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Clinical Assessment

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Clinical assessment is the cornerstone of Philip Morris International’s assessment program. Clinical studies assess whether the reduction in the formation of harmful and potentially harmful constituents (HPHCs) measured in the laboratory leads to a reduction in HPHC exposure under real-use conditions when an adult smoker switches to the product. Furthermore, they demonstrate whether switching from cigarettes to a candidate reduced-risk product has a beneficial effect on a smoker’s health profile. Clinical studies also help determine the extent to which adult smokers would find the product an acceptable alternative to cigarettes.

Clinical assessment is the cornerstone of Philip Morris International’s assessment program. Clinical studies assess whether the reduction in the formation of harmful and potentially harmful constituents (HPHCs) measured in the laboratory leads to a reduction in HPHC exposure under real-use conditions when an adult smoker switches to the product. Furthermore, they demonstrate whether switching from cigarettes to a candidate reduced-risk product has a beneficial effect on a smoker’s health profile. Clinical studies also help determine the extent to which adult smokers would find the product an acceptable alternative to cigarettes.

PMI has completed eight clinical studies on its novel IQOS tobacco heating system (version THS2.2) with a total of almost 900 adult smokers to date. PMI is also conducting clinical trials on its other candidate reduced risk products. The information about the eight IQOS clinical studies as well as other relevant ongoing studies is summarized below.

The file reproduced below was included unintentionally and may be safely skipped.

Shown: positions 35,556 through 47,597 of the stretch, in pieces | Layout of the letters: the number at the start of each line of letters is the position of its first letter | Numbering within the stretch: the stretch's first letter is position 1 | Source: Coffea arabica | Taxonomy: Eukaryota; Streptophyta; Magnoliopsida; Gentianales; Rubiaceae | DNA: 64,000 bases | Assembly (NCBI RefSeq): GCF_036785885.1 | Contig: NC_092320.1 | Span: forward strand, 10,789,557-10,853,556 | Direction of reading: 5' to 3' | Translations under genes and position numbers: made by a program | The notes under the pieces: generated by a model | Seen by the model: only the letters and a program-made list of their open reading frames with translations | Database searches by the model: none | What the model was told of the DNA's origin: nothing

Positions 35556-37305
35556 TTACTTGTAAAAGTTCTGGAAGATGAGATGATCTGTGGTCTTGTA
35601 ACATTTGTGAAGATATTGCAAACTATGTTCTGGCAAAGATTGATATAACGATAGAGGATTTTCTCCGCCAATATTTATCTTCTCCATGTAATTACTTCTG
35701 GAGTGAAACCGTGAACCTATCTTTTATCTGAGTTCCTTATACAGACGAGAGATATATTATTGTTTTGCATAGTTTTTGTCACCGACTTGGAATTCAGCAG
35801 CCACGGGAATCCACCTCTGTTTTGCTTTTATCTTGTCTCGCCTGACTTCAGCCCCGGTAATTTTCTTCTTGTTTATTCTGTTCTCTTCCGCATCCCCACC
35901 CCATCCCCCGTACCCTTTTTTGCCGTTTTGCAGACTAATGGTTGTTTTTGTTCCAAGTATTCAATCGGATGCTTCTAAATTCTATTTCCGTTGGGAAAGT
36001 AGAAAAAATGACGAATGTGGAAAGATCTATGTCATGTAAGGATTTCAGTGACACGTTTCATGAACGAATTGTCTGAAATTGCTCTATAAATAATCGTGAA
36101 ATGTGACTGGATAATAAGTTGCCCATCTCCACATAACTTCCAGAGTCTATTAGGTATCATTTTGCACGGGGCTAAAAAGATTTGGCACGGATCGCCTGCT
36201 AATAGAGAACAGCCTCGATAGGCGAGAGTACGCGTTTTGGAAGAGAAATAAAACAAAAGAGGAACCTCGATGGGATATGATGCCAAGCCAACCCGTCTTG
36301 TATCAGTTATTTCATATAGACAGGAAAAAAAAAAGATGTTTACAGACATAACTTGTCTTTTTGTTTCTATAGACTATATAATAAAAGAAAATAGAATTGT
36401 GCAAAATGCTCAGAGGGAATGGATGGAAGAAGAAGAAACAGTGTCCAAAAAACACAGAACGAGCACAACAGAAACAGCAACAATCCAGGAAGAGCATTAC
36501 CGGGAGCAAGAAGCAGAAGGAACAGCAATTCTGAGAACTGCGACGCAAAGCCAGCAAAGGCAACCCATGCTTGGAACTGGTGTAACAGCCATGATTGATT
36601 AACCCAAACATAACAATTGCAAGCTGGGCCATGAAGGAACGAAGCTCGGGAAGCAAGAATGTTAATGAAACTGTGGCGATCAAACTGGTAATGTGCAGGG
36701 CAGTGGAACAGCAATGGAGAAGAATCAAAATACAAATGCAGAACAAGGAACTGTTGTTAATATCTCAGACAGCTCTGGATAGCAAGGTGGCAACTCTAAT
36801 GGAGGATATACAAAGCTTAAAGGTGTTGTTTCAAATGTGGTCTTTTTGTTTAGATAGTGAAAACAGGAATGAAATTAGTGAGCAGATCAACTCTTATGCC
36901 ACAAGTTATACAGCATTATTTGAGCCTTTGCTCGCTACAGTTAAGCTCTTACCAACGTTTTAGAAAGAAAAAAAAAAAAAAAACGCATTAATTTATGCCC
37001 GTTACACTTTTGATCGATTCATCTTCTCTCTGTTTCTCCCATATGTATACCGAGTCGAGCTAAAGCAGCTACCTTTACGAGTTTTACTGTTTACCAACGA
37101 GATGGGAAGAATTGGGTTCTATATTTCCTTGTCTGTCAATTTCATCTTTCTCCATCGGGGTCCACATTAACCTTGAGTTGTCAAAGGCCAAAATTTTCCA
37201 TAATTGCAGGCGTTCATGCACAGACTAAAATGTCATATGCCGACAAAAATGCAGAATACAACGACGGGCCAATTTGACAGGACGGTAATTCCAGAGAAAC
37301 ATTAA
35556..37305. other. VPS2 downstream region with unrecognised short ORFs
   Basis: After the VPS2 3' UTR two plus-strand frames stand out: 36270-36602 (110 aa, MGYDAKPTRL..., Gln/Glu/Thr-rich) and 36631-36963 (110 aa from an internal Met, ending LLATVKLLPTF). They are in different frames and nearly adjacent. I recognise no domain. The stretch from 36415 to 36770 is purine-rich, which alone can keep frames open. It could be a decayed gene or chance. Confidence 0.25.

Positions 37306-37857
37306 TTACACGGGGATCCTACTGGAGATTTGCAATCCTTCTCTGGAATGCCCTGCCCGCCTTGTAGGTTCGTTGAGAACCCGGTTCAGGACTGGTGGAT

Four pharmacokinetic and pharmacodynamic clinical studies investigating nicotine uptake, suppression of the urge to smoke, and subjective effects compared to cigarettes:

The results showed that IQOS was comparable to cigarettes in terms of nicotine uptake and ability to suppress the urge to smoke.

Two 5-day clinical studies in confinement investigating exposure reduction to harmful and potentially harmful constituents (HPHCs):

The results showed that the reduction in exposure to HPHCs measured in smokers who switched to IQOS approached the effect observed in smokers who quit smoking for the duration of the study.

Two 3-month clinical studies investigating exposure reduction to HPHCs over a longer period of time in a more real-life setting:

The results showed that the reduction in exposure to HPHCs measured in smokers who switched to IQOS approached the effect observed in smokers who quit smoking for the duration of the study. In both of these 3-month studies, PMI also measured six clinical risk markers. These clinical risk markers are reflective of disease mechanisms known to be affected by smoking and to reverse upon cessation.

In addition to the eight completed studies, PMI is conducting longer term clinical studies to measure clinical risk markers known to be affected by smoking, and reverse upon cessation (so called “Exposure Response Study”). The study is designed to measure the reversal of clinical risk markers when smokers switch to IQOS over a 12-month period. The study is divided into two consecutive 6-month phases, focusing first on markers known to reverse more quickly and then on respiratory function, which takes more time. These results will be benchmarked against those of the Smoking Cessation Response study (below).

Close to 1,000 adult participants have enrolled in the study, and all participants have completed the first 6-month phase. More than 80% of the adult participants enrolled have agreed to continue for the full year. Results will be available in 2018.

For more details about the studies, visit:

To establish a one-year “gold standard” of cessation for assessing candidate reduced risk products, PMI is conducting the Smoking Cessation Response study across a number of countries, which measures the reversal of clinical risk markers when adult smokers quit smoking for one year.

Over 1,100 adult participants have enrolled. Results will be available in 2018.

For more details, visit:

To learn more about PMI’s clinical studies, read the following peer-reviewed publications:

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